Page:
Issues involving unauthorised access to information or agency databases may be breaches of the criminal code. You’ll need to consider referring the matter to the Queensland Police Service or CCC.

Category: Legal; Conduct or ethics


Provide a detailed summary.

Category: Other

Consider the:

  • Frequency: Is the matter ongoing or repeated in nature? Has the employee had corrective action taken previously for similar conduct or performance?
  • Impact: What is the likely impact of the matter for the employee, the workplace, the complainant, and the Queensland Government’s reputation?
  • Outcome: If the matter is proven, what will be the most serious outcome? For example, management action, discipline process, or no further action. If proceeding to a discipline process, what is the most serious action (e.g. reprimand versus termination)?
  • Criminality: Is the matter a possible criminal matter as defined under criminal law?
  • Intent: Was the intent of the action reckless, wilful or malicious? For example, does the employee know what is expected of them and chooses not to comply or are they unaware of performance and conduct standards and expectations?

Use the CaPE case categorisation assessment tool to assign a case category. You’ll need your initial review, issue type and category, and evaluation of the seriousness of the matter. You can download and use your results as part of your assessment.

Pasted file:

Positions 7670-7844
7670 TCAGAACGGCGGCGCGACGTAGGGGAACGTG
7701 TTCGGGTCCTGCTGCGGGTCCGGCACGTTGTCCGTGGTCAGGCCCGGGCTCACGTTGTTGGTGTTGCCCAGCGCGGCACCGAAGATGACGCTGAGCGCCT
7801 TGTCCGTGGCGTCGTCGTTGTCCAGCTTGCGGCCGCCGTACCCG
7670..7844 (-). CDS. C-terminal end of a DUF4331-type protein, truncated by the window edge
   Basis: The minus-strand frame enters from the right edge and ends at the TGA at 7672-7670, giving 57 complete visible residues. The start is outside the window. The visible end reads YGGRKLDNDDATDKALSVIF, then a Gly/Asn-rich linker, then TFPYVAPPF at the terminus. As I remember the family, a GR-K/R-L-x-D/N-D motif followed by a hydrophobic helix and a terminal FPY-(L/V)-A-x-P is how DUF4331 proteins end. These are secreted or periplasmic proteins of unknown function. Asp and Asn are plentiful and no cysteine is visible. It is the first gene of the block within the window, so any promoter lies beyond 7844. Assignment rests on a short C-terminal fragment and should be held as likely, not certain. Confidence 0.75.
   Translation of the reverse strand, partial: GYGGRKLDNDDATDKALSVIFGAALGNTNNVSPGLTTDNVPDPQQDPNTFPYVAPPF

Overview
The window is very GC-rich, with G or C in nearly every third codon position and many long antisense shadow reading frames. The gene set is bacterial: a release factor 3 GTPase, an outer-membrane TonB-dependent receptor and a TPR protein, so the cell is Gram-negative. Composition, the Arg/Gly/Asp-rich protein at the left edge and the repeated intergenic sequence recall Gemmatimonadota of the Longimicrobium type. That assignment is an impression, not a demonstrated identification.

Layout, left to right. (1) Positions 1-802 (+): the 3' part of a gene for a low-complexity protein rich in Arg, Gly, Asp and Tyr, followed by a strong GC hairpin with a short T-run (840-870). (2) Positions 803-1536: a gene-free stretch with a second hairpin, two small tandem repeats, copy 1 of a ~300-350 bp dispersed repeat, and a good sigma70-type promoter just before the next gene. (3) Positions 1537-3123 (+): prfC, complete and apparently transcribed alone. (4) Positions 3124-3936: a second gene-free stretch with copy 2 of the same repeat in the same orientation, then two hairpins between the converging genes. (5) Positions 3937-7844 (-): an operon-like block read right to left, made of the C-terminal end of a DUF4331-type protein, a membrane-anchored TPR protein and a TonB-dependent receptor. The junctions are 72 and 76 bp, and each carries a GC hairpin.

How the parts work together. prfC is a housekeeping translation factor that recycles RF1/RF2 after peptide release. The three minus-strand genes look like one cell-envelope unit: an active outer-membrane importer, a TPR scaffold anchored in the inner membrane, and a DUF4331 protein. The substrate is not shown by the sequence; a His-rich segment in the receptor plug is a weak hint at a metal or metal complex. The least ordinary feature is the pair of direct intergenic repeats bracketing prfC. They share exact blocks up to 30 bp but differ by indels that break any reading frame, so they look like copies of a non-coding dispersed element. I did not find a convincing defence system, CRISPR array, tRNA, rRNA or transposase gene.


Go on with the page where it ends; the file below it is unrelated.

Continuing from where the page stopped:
Read the assigned case category, confirm it’s suitable, and note your timeframe to respond and actions.

Category 1

These matters involve inappropriate personal conduct with colleagues, clients or other stakeholders, inappropriate behaviour relating to minor management matters, and performance requiring improvement.

You have 28 days from the date you become aware of the matter to advise the employee (verbally or in writing) of the action you or your agency will take to resolve the matter.

See Positive management practices for help addressing minor management concerns or personality clashes. See Performance managementfor more serious concerns.

Record the action you’ll take and the reasons.

Category 2

These matters involve ongoing or repeated conduct or performance that is not meeting expectations or is inconsistent with our employee standards described in the Code of Conduct. It includes careless or negligent performance of duties. It does not include wilful or malicious conduct (see category 3(a)) or unsatisfactory performance due to lack of skill (see category 1).

You have 51 days from the date you become aware of the matter to advise the employee (verbally or in writing) of the action you or your agency will take to resolve the matter.

See Performance management for help addressing management concerns. See our Discipline directive and Discipline guideline for help commencing a disciplinary process for more serious concerns.

Record the action you’ll take and the reasons.

Category 3(a)

These matters involve serious neglect of duties and performance or serious misconduct inconsistent with our employee standards described in the Code of Conduct. It includes behaviour wilful, reckless or malicious behaviour that raises concerns about an employee’s suitability for ongoing employment.